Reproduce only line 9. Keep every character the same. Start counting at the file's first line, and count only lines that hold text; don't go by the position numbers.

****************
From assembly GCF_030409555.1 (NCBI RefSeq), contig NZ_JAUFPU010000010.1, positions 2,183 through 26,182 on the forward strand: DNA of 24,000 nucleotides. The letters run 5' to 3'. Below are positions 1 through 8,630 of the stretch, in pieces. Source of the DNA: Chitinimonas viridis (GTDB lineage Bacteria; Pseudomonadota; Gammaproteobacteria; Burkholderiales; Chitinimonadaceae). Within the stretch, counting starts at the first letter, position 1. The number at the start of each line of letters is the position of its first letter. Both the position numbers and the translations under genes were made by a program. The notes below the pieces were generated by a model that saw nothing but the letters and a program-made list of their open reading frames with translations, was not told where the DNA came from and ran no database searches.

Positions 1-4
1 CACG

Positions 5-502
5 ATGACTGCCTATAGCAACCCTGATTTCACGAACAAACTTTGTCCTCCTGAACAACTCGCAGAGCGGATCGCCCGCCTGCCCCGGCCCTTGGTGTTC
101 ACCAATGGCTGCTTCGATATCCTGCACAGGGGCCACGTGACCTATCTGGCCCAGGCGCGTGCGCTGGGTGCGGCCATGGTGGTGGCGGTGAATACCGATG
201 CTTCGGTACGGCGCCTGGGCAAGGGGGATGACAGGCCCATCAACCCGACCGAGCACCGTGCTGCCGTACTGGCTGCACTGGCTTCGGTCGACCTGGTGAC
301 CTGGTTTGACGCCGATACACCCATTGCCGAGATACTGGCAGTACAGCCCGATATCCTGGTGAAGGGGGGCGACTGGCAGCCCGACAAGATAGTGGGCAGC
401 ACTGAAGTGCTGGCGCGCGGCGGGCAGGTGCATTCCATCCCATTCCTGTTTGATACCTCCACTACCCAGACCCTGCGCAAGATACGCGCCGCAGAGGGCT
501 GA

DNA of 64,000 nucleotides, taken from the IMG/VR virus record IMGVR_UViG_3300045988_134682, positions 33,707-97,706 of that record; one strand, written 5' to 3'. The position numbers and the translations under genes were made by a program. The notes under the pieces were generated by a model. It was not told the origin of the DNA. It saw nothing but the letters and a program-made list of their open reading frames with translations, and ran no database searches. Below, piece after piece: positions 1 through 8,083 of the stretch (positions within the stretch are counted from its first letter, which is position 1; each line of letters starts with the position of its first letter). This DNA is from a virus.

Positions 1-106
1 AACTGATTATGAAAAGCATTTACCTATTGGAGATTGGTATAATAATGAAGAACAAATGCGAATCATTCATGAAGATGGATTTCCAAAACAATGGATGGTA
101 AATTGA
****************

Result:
401 ACTGAAGTGCTGGCGCGCGGCGGGCAGGTGCATTCCATCCCATTCCTGTTTGATACCTCCACTACCCAGACCCTGCGCAAGATACGCGCCGCAGAGGGCT